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Aug 31 2017

Bill Cosby Jury Goes a Fifth Day Without a Verdict – The New York Times

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Bill Cosby Jury Goes a Fifth Day Without a Verdict

• Read updates from Day 11 of the Bill Cosby trial .

• The fifth day of deliberations in the Bill Cosby sexual assault trial ended Friday with the jury still at an impasse, but Judge Steven T. O’Neill expressed hope that the jurors were coming closer to consensus on whether the entertainer had drugged and sexually assaulted Andrea Constand.

• It’s unclear what the deadlock is about, but the jury asked the judge Friday morning to explain the standard of proof in a criminal trial. What does proving something “beyond a reasonable doubt” mean?

• The jurors also asked to be read sections of Mr. Cosby’s deposition from a 2005 lawsuit filed by Ms. Constand in which he discussed how he had obtained quaaludes in an effort to have sex with women, and also the testimony from Ms. Constand’s mother, Gianna.

• Judge O’Neill said he would let the jury deliberate as long as they wanted to and he denied defense motions seeking a mistrial.

Bill Cosby arrives Friday at the Montgomery County Courthouse during his sexual assault trial. Credit Matt Slocum/Associated Press

Judge O’Neill spoke about reasonable doubt for the jurors.

He said the prosecution does not have to prove its case beyond all doubt to a point of absolute certainty.

A reasonable doubt, he said, is one that causes a juror to hesitate, but it must be real.

The standard jury instructions used by the Pennsylvania courts say, “To find the defendant guilty beyond a reasonable doubt, you must be convinced of his guilt to the same degree you would be convinced about a matter of importance in your own life in which you would act with confidence and without restraint or hesitation.” The model jury instructions adopted by the federal Court of Appeals for the Third Circuit, which includes Pennsylvania, offers a lengthy definition that says, in part: “Proof beyond a reasonable doubt does not mean proof beyond all possible doubt or to a mathematical certainty. Possible doubts or doubts based on conjecture or speculation are not reasonable doubts.”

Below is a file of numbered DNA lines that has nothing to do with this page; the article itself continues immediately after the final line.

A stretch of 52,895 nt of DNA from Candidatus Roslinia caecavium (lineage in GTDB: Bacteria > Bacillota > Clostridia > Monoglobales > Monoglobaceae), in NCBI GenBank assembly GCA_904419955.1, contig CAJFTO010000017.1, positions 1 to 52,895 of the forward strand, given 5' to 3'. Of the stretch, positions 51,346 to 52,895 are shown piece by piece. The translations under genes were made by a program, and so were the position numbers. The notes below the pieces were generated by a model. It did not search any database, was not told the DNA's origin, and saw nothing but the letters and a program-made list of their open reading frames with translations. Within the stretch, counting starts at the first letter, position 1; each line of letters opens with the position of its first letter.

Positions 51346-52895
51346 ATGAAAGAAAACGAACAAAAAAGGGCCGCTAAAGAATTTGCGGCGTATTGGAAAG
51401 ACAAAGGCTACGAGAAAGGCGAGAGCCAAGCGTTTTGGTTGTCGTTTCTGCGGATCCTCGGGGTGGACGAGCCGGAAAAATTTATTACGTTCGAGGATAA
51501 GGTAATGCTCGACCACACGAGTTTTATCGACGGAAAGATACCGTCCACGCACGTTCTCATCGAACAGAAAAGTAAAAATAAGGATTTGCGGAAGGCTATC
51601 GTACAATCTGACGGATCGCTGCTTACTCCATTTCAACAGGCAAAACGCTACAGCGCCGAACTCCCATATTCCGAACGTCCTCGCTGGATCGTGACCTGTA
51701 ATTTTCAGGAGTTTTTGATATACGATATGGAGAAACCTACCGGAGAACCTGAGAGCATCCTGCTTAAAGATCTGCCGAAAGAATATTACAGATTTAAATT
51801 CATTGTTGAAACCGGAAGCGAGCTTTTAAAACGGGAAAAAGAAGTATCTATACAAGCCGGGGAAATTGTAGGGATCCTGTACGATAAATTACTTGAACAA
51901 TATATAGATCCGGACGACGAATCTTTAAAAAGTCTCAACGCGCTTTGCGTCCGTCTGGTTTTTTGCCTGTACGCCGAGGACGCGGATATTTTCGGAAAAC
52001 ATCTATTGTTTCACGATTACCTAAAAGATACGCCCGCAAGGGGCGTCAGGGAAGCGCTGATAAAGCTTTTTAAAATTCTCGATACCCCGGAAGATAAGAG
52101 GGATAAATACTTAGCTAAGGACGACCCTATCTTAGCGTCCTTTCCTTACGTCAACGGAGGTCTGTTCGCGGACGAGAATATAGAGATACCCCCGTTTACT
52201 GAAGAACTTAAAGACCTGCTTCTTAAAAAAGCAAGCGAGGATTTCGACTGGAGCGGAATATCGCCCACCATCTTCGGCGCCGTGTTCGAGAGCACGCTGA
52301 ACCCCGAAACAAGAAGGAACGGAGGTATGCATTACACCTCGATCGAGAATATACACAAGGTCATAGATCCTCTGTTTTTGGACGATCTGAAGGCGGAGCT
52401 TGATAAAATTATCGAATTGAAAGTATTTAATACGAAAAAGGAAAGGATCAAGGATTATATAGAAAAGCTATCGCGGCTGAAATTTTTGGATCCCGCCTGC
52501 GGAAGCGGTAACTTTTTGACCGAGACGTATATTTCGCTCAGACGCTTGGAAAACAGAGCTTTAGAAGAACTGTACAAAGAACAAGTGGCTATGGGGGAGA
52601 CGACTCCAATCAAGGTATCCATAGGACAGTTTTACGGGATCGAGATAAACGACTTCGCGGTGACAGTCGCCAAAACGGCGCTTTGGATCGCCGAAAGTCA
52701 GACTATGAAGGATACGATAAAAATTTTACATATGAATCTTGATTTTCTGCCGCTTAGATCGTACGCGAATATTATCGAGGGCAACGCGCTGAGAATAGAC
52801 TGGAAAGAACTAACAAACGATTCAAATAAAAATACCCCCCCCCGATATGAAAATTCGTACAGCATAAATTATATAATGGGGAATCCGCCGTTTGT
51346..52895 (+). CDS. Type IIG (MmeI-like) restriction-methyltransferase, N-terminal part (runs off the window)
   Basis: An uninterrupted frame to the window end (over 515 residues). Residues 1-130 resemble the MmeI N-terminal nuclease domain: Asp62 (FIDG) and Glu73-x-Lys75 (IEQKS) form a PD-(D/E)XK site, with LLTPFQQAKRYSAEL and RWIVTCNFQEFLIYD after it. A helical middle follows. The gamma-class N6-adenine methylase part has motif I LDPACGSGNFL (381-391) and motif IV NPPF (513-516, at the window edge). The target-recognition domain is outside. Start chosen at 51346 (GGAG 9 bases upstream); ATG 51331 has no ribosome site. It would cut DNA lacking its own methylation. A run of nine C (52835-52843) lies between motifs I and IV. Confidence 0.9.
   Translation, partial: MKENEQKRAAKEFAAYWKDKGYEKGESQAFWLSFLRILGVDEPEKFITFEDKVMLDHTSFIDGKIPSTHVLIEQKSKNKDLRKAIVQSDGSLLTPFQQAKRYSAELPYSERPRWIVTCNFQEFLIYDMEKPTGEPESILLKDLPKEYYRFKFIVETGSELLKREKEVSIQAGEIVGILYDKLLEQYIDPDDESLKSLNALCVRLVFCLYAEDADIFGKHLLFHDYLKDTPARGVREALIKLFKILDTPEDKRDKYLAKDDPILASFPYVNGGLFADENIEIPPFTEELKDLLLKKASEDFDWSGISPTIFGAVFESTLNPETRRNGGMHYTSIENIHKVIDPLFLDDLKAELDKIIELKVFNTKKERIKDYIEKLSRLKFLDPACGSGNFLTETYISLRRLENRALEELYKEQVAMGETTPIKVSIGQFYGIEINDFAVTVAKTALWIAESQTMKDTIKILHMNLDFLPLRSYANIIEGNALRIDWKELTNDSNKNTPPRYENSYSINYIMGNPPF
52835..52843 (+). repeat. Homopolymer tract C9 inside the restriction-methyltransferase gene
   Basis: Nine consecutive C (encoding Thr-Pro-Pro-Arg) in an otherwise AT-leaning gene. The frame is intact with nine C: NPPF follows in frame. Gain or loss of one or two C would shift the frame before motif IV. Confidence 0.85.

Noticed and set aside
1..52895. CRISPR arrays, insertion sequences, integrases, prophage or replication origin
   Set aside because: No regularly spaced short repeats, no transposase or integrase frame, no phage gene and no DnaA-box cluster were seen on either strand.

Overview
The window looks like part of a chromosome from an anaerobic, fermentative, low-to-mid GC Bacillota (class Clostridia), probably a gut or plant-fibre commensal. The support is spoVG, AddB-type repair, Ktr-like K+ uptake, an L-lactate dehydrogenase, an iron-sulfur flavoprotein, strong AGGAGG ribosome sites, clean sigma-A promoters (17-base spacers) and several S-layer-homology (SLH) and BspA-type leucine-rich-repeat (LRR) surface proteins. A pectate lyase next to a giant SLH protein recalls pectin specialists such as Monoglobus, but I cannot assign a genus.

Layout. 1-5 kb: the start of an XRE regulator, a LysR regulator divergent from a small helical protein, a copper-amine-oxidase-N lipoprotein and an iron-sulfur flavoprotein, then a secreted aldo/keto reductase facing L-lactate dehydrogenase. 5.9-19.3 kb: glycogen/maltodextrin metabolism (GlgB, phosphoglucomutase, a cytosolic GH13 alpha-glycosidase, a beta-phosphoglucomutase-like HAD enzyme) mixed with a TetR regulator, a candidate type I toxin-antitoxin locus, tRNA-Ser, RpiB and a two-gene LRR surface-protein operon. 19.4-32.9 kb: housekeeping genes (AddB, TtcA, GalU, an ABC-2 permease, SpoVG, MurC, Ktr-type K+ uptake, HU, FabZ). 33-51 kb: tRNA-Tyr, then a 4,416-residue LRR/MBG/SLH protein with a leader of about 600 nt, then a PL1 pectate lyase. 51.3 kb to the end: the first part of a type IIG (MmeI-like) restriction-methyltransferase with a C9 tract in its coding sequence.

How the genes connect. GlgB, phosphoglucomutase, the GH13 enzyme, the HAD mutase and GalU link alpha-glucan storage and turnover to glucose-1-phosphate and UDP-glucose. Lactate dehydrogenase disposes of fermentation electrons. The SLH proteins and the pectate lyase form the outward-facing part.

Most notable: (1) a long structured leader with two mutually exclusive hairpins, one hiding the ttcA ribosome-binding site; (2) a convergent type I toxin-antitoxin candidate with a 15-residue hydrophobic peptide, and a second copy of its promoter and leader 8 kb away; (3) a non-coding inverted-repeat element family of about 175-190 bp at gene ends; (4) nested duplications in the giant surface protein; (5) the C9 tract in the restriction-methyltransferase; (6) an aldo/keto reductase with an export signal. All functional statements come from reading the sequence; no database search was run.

The judge then reread Mr. Cosby’s own words from previous deposition testimony in which he discussed obtaining several prescriptions for quaaludes, ostensibly for his back, but he used them instead as a party drug with women in order to have sex.

The jury had previously asked for other parts of the deposition testimony to be read, but this was the first time they had asked for his words about quaaludes. As the judge read the testimony, jury members paid close attention, looking at the screen where the words were projected.

Mr. Cosby sat in his chair at the front of the court, twisting his cane in his hands. Ms. Constand, her mother and her sister were also in court.

Andrea Constand departs the courtroom during the fifth day of jury deliberations in Bill Cosby’s sexual assault trial at the Montgomery County Courthouse. Credit Pool photo by Lucas Jackson, via Getty Images

Judge O’Neill rejected another defense motion for a mistrial and punctured any notion that he was in any kind of rush.